Indexed on: 13 Oct '17Published on: 13 Oct '17Published in: American journal of physiology. Regulatory, integrative and comparative physiology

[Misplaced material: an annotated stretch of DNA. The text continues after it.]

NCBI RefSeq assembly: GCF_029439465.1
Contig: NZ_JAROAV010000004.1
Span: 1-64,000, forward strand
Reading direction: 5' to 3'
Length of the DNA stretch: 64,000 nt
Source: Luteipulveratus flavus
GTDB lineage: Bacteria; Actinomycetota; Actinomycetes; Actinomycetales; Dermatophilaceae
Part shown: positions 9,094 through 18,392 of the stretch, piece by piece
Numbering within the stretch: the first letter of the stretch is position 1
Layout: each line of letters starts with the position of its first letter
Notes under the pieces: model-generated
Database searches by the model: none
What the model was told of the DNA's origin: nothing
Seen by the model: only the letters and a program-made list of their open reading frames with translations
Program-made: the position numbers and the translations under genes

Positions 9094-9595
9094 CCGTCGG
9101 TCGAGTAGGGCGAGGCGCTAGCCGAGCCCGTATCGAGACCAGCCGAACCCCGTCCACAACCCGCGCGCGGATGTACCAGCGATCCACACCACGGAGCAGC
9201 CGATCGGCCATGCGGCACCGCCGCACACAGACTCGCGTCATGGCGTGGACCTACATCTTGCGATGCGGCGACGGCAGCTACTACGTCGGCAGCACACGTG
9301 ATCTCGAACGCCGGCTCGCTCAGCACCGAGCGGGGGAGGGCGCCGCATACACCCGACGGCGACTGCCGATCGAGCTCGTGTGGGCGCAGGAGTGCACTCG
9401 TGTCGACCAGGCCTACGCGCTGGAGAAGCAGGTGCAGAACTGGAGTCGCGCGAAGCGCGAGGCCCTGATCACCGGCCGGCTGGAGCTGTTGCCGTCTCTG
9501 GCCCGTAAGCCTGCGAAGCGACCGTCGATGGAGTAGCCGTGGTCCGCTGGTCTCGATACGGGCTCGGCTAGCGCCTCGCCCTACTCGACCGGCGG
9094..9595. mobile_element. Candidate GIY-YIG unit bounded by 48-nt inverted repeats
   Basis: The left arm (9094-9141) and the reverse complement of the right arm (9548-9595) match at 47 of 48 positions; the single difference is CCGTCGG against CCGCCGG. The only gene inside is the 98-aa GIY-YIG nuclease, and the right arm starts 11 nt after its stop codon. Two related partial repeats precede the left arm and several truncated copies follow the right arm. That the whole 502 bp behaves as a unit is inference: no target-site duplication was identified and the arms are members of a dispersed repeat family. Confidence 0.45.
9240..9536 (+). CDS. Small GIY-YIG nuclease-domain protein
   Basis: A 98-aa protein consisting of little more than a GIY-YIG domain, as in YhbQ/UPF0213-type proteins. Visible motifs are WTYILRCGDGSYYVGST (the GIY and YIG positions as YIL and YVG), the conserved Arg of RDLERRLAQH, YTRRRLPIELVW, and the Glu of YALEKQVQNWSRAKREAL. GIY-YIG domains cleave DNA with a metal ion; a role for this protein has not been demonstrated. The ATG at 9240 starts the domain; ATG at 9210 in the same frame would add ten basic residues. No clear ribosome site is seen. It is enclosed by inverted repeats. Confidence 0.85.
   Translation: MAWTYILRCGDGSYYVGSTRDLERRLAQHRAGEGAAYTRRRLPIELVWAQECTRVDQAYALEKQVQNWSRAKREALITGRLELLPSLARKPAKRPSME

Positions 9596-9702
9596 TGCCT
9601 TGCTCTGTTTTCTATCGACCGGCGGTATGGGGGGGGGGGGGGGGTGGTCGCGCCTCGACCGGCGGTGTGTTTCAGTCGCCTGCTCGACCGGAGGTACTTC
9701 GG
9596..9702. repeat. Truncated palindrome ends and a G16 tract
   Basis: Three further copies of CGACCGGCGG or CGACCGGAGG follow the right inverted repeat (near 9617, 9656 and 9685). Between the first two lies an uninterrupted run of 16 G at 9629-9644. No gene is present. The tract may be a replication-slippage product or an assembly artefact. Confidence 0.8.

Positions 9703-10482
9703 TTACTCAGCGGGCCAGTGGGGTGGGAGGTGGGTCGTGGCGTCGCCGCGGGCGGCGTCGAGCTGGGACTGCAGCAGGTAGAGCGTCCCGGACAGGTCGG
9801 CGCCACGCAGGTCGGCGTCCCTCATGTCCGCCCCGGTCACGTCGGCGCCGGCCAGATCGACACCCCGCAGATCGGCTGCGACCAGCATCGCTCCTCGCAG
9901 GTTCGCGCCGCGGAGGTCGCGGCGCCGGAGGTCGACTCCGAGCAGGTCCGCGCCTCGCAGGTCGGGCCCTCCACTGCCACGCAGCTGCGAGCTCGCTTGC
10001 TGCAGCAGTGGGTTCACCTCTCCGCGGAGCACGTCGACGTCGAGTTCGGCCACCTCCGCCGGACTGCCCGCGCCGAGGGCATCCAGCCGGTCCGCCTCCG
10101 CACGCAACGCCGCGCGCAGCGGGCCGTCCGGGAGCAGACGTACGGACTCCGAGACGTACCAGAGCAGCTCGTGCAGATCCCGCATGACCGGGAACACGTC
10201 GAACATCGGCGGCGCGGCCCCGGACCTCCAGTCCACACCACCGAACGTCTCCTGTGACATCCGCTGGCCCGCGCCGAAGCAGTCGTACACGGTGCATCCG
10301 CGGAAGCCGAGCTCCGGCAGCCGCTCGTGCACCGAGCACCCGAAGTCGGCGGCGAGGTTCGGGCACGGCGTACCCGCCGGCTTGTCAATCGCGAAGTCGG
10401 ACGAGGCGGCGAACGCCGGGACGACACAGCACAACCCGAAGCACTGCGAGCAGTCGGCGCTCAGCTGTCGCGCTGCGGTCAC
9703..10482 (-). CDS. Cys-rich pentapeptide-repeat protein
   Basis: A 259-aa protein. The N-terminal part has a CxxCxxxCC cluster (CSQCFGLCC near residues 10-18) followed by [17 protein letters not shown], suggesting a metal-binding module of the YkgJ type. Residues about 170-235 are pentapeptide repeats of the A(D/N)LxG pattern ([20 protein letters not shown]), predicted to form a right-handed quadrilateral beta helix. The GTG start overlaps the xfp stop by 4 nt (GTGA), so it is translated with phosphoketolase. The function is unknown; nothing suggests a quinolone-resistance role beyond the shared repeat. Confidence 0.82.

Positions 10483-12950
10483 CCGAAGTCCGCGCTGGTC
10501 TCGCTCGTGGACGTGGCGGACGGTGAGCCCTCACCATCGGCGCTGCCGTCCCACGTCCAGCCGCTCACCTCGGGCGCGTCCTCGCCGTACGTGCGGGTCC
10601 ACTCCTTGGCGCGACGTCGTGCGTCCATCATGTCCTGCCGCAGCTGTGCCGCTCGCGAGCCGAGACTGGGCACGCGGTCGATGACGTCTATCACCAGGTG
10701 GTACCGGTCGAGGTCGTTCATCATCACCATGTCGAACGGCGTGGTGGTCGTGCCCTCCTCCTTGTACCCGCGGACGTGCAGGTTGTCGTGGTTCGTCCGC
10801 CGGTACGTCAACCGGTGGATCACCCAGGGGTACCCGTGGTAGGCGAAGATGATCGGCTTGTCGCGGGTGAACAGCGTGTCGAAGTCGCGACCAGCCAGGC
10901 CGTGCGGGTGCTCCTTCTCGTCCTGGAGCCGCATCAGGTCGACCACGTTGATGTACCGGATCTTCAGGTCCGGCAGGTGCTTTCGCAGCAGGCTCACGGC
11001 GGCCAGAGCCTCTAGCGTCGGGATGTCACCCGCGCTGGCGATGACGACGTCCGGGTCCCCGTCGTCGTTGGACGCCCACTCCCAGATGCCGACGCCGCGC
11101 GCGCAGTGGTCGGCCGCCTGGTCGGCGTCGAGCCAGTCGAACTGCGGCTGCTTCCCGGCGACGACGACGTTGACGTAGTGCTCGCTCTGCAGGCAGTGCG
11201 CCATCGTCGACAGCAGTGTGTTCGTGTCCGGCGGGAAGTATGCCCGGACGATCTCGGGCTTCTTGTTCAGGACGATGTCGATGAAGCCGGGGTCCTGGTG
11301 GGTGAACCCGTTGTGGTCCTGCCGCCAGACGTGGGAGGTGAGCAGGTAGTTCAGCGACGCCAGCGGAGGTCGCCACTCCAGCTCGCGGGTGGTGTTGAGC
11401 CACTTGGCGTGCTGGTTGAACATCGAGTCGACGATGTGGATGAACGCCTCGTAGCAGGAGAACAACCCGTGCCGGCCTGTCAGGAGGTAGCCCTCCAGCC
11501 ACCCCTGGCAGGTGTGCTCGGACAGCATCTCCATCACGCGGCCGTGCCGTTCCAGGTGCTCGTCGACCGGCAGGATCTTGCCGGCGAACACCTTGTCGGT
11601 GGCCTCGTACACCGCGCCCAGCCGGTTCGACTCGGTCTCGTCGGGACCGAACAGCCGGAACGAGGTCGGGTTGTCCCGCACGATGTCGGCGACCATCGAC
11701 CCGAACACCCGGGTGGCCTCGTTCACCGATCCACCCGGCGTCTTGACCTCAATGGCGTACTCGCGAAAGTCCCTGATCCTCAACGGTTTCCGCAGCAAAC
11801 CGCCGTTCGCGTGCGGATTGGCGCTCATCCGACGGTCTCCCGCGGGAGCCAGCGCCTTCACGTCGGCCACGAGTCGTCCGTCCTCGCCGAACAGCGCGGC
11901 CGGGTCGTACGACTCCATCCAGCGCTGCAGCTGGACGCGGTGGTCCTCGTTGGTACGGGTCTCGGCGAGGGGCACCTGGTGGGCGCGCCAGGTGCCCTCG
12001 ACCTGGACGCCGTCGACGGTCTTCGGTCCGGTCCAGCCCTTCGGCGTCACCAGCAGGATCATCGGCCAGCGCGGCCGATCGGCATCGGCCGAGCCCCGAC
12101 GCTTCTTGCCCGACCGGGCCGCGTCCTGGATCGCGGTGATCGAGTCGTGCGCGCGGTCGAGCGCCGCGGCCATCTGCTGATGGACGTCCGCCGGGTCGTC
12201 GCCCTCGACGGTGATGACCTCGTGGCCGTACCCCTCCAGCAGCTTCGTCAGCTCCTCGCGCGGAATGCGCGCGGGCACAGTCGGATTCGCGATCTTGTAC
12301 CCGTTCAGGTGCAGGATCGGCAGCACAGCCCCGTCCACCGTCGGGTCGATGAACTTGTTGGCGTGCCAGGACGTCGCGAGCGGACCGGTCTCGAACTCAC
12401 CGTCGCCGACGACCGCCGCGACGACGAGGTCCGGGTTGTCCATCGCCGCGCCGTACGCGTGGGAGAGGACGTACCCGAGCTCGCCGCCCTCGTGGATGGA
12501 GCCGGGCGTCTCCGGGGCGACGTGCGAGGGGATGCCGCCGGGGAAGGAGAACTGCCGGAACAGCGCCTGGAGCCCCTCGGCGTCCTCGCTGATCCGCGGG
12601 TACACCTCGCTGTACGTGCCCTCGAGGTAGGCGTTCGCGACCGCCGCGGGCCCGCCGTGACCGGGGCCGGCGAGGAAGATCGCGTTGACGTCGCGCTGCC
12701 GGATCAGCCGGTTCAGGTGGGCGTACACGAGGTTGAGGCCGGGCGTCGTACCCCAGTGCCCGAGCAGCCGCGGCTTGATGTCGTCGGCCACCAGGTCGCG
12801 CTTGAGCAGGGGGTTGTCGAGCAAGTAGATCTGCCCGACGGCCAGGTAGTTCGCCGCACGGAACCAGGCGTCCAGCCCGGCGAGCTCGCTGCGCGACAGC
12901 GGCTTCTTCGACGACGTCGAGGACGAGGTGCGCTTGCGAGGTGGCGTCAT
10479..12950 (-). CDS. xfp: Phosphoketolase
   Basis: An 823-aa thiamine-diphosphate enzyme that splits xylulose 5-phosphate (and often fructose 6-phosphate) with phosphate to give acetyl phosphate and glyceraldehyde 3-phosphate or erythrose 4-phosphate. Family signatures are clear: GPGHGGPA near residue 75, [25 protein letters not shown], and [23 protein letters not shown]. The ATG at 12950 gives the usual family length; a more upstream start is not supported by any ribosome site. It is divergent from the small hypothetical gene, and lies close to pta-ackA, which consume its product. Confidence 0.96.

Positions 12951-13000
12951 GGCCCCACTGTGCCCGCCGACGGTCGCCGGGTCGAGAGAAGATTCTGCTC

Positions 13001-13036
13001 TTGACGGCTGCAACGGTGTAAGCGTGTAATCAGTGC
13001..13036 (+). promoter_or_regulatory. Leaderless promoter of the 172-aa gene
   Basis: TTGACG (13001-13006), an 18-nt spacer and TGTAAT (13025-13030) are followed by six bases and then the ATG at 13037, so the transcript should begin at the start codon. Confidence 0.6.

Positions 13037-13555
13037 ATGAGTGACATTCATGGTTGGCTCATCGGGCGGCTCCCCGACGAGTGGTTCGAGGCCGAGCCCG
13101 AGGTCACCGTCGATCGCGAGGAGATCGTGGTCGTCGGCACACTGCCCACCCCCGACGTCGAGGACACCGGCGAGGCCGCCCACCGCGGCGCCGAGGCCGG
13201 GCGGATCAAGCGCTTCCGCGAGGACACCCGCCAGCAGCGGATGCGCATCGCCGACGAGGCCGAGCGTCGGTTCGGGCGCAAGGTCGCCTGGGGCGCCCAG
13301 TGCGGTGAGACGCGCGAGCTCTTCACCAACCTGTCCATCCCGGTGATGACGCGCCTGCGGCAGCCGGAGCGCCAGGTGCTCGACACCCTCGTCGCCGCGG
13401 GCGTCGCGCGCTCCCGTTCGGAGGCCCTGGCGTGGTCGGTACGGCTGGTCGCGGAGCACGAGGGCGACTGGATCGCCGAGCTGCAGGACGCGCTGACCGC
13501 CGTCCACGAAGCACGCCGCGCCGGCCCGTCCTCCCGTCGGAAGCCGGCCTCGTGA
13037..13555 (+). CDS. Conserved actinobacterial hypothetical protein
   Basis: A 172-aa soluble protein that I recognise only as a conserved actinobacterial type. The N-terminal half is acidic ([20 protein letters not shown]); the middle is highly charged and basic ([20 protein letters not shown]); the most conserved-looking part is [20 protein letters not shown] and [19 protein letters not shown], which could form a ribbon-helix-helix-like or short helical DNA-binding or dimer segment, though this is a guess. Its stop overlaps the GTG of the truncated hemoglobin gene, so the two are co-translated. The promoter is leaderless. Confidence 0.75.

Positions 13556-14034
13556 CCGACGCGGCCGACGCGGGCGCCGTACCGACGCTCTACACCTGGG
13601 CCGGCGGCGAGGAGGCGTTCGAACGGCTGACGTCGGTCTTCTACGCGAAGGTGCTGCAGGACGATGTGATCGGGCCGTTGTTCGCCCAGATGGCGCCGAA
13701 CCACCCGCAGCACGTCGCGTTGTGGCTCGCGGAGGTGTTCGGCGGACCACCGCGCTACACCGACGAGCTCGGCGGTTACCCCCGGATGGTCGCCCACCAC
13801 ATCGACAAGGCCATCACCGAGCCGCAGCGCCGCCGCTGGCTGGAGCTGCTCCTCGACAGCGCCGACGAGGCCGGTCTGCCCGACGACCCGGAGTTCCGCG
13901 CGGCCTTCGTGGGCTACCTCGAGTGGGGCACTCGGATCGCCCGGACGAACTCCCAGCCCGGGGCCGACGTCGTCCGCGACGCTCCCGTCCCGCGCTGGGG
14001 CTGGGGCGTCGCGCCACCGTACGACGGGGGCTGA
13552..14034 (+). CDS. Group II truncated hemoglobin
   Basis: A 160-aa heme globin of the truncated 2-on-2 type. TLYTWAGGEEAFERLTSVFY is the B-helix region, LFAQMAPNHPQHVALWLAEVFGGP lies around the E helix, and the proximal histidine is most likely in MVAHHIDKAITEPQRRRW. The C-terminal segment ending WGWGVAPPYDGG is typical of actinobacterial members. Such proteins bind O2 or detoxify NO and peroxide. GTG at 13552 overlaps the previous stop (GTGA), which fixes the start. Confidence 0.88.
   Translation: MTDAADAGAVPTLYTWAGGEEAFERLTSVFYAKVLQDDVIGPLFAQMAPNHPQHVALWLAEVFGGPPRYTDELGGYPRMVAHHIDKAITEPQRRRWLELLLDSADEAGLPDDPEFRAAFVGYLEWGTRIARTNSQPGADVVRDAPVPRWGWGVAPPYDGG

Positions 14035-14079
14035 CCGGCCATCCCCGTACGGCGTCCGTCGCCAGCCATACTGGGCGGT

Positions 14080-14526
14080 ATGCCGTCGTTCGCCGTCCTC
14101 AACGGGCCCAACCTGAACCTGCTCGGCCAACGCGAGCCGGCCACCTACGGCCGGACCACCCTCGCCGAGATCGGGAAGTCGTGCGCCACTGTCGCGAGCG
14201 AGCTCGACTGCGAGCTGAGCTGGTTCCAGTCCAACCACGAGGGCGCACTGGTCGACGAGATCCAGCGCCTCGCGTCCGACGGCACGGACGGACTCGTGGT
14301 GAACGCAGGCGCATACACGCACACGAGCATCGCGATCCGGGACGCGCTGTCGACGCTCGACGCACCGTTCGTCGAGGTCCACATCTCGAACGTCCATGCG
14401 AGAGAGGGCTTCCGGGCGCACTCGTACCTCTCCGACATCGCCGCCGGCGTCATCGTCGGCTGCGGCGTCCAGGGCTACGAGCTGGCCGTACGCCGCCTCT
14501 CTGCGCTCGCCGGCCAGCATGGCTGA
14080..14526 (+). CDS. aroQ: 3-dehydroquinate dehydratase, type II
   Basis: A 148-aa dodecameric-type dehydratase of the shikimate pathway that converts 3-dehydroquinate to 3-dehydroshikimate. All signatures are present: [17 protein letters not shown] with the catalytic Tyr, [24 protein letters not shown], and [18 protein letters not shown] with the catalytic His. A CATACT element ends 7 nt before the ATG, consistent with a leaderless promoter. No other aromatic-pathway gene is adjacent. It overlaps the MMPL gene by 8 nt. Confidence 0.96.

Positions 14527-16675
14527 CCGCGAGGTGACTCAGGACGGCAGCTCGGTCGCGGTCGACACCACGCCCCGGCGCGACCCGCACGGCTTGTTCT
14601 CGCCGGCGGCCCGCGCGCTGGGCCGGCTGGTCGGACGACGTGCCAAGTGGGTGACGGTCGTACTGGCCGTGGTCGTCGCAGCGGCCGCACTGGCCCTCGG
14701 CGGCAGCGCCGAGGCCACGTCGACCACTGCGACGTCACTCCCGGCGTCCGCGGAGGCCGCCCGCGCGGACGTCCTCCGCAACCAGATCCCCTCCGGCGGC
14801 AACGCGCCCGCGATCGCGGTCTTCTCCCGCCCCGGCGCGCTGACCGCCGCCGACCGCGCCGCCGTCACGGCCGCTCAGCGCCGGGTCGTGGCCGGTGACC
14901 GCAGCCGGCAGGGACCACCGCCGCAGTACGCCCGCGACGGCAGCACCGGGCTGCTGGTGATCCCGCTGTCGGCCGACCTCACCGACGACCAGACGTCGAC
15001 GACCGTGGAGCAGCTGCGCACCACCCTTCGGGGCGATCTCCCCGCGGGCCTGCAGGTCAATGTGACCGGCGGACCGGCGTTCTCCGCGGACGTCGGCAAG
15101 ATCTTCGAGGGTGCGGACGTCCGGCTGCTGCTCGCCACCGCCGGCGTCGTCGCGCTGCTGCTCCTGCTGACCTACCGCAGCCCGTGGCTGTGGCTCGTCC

The recruitment of thermoeffectors, including thermoregulatory behavior, relative to changes in body temperature has not been quantified in humans. We tested the hypothesis that changes in skin blood flow, behavior, and sweating or metabolic rate are initiated with increasing changes in mean skin temperature (Tskin) in resting humans. While wearing a water perfused suit, twelve healthy young adults underwent heat (HEAT) and cold (COLD) stress that induced gradual changes in Tskin Subjects controlled the temperature of their dorsal neck to their perceived thermal comfort. Thus, neck skin temperature provided an index of thermoregulatory behavior. Neck skin temperature, Tskin, core temperature (Tcore), metabolic rate, sweat rate, and non-glabrous skin blood flow were measured continually. Data were analyzed using segmental regression analysis, providing an index of thermoeffector activation relative to changes in Tskin In HEAT, increases in skin blood flow were observed with the smallest elevations in Tskin (P<0.01). Thermal behavior was initiated with an increase in Tskin of 2.4 ± 1.3°C (P=0.04), while sweating was observed with further elevations in Tskin (3.4 ± 0.5°C, P=0.04), which coincided with increases in Tcore (P=0.98). In COLD, reductions in skin blood flow occurred with the smallest decrease in Tskin (P<0.01). Thermal behavior was initiated with a Tskin decrease of 1.5 ± 1.3°C, while metabolic rate (P=0.10) and Tcore (P=0.76) did not change throughout. These data indicate that autonomic and behavioral thermoeffectors are recruited in coordination with one another and likely in an orderly manner relative to the comparative physiological cost.